What do you do if you’re trying to collect information on a big statewide problem such as the invasive air potato vine?
If you’re Bill Lester, residential horticulture agent with UF/IFAS Extension Hernando County, you combine the power of the internet with a much older and proven technique: enlist volunteers.
So far, Bill and his collaborator at the FDACS Division of Plant Industry, Christopher Kerr, have engaged more than 460 citizen scientists across the state in the Air Potato Patrol. Patrol members have been sending in data about air potato vines and beetles on their properties for about the last year.
And based on the data, it looks like the air potato beetles have established throughout the state. This is very good news for the fight against the invasive vine, which is known to engulf existing vegetation and disrupt native ecosystems. The air potato beetle eats only the air potato plant, making it an excellent control agent. FDACS began releasing the beetles in Florida in 2010 with the goal of establishing a sustainable population.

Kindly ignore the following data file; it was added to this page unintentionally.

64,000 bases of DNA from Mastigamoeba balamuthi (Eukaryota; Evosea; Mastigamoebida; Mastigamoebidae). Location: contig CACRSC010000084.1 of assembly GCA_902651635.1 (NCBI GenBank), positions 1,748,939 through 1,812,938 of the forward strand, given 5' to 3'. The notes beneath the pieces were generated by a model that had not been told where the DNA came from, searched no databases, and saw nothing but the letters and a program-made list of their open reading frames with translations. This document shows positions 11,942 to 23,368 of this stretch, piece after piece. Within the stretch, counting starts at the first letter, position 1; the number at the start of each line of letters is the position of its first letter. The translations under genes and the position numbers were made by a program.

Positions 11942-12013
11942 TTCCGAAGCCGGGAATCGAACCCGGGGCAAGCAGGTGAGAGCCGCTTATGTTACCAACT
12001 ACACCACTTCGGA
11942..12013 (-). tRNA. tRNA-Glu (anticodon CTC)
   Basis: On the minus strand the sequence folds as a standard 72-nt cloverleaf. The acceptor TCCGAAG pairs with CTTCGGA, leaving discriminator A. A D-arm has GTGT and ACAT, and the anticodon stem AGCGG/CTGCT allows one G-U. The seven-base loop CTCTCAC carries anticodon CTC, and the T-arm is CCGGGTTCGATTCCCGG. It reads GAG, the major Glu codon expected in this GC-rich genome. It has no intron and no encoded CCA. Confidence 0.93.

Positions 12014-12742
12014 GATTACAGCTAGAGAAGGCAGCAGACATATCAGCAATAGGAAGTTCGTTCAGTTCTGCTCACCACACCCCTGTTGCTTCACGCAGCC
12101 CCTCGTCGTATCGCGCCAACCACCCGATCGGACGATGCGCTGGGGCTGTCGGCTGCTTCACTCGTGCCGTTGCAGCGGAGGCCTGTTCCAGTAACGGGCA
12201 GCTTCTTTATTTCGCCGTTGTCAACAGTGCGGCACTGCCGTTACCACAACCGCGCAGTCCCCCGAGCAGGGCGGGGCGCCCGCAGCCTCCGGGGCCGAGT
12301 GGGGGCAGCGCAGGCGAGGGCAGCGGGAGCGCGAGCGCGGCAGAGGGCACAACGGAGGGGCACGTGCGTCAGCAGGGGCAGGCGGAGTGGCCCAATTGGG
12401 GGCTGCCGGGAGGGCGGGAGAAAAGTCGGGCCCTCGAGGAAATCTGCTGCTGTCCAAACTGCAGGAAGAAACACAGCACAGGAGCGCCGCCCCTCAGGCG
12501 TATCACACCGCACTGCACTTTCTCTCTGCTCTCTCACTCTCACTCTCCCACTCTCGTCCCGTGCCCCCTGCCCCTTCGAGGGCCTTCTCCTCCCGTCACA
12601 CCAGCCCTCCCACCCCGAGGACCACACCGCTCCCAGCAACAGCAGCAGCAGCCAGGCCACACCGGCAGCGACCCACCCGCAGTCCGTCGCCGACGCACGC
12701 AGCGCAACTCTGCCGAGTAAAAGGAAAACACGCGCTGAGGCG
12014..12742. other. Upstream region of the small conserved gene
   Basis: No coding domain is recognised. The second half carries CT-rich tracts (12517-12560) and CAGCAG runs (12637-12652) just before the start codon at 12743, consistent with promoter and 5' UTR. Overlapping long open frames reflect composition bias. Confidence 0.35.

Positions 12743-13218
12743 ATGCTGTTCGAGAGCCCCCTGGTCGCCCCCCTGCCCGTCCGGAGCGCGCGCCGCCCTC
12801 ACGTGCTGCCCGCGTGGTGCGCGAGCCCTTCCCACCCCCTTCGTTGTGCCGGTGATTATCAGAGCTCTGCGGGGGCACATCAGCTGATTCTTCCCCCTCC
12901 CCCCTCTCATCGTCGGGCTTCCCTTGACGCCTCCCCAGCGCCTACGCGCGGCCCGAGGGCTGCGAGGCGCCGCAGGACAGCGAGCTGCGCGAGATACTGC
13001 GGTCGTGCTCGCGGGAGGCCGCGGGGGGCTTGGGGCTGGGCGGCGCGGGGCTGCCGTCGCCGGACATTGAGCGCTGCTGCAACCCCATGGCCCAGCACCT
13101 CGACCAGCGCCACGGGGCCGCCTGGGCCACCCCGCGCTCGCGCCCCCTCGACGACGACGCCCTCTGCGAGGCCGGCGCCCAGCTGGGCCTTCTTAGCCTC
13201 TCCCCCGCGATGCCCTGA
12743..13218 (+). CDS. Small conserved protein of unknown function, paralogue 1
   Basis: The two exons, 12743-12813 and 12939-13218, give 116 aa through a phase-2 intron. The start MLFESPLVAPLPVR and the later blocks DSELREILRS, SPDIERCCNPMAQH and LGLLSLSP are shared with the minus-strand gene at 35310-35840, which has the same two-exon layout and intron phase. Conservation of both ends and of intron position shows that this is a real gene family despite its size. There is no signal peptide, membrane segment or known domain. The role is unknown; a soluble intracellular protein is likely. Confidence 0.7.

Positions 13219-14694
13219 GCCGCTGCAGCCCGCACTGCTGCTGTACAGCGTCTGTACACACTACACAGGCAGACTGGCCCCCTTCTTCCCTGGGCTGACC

According to Bill, the next step in the Air Potato Patrol is to get even more volunteers involved. To become a member of the Air Potato Patrol or learn more about the program, go here.
Bill isn’t the only Extension agent in the battle against air potato. Other agents, including Ken Gioeli, natural resources agent with UF/IFAS Extension St. Lucie County, and Julie McConnell, commercial and residential horticulture agent with UF/IFAS Extension Bay County, are each working with partners at FAMU, FDACS and FWC to amply educate residents about how to identify and control air potato.
This is the classic Extension model of empowering residents to improve their quality of life through education. Bill, Ken and Julie are just a few examples of our current generation of Extension agents who are using new, as well as time-proven, tools to impact more people.